We here are aware it will take a long time for things to get back to normal. Obama shouldn't rush through drastic programs just to appease voters who have unrealistic expectations of him.
  19. Jabbadabbado Manager Emeritus

    Member Since:
    Mar 19, 1999
    star 7
    As I said, that option is no longer open to him. It should have happened at the beginning of his presidency when time was of the essence. Now that we're securely mired in a stagnant economy with high unemployment likely to linger for a decade, Obama can repent at leisure for the remainder of his single term.
  20. kingthlayer Force Ghost

    Member Since:
    Jun 7, 2003
    star 4
    Lets be honest, there isn't much Obama can do to lower unemployment anyway. I hope the Fed can stimulate growth while the economy recovers enough to bring unemployment down into the 8% range by mid 2012.
  21. Jabbadabbado Manager Emeritus

    Member Since:
    Mar 19, 1999
    star 7
    Just as an example, if the Obama administration had worked with Congress to act more aggressively to impose mortgage writedown terms on banks and homeowners 2 years ago, he might have also avoided our latest foreclosure crisis and the systemic risks that it now imposes. If he had acted aggressively to oust the negligent management of the big banks, he might have avoided the moral hazard the bank bailout created and incentivized the replaced CEOs and executives to deal with the mortgage crisis while at the same time convincing the middle class that he was actually interested in their recession and not just the recession of investment bankers and shareholders.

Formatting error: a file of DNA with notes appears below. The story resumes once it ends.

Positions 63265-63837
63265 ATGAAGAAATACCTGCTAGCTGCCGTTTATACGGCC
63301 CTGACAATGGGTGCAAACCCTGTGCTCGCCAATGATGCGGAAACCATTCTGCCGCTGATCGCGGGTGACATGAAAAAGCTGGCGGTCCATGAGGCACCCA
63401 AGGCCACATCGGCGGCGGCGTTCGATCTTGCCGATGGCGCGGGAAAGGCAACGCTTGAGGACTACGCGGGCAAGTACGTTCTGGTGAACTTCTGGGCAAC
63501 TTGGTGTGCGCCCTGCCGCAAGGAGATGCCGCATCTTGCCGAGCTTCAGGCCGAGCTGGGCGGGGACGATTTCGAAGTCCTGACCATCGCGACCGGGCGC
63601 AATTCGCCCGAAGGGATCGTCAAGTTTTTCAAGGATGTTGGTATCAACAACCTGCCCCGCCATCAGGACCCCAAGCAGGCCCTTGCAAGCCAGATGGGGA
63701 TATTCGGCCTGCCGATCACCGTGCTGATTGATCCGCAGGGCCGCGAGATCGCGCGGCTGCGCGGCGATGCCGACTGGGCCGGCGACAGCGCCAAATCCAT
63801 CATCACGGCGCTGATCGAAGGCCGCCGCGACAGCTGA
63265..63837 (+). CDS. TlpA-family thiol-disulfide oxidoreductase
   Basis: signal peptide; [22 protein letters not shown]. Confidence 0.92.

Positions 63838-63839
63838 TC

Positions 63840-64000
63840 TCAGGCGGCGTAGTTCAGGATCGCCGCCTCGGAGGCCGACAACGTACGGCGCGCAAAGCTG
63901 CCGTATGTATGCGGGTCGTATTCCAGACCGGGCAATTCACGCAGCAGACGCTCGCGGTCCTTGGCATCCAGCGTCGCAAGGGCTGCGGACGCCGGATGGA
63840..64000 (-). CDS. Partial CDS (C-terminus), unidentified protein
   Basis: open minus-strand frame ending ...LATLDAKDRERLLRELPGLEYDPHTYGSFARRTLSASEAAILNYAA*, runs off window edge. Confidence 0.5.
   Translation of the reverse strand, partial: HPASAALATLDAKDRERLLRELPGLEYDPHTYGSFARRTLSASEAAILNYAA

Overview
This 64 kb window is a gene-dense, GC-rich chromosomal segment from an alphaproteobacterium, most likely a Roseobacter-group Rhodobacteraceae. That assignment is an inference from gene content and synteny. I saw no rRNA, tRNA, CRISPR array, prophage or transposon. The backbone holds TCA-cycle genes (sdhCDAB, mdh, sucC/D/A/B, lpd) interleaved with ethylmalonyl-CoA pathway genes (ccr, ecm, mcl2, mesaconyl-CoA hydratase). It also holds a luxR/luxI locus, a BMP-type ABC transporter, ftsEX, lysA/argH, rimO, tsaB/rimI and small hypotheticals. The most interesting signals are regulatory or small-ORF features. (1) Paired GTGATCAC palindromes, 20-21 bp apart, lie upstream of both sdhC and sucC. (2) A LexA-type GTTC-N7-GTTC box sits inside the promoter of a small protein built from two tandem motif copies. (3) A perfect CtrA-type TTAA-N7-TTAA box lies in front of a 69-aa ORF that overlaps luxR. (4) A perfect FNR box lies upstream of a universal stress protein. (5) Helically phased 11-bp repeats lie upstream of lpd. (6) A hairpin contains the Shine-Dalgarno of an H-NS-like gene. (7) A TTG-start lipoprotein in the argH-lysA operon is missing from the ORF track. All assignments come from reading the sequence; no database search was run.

Too late, though. No need to dwell on the leader that Obama might have been. Being President Obama was never going to be easy. He had a 150 day window from taking office to become a historic FDR style leader in a time of unprecedented crisis, and he blew it, just as 99.999% of all other people would have done.
  22. Espaldapalabras Force Ghost

    Member Since:
    Aug 25, 2005
    star 5
    I agree with that assestment Jabbadabbado. The real problem with the tea party isn't the effect on the Democratic party, but the one it had on the Republicans. Perhaps establishment Republicans had been so corrupt for so long they brought the tea party on themselves, and of course the Wyden/Bennett bill would have been awesome, but now everyone knows the consequence of finding a bipartisan compromise is that you get booted out by someone who doesn't believe Congress should actually be doing anything at all.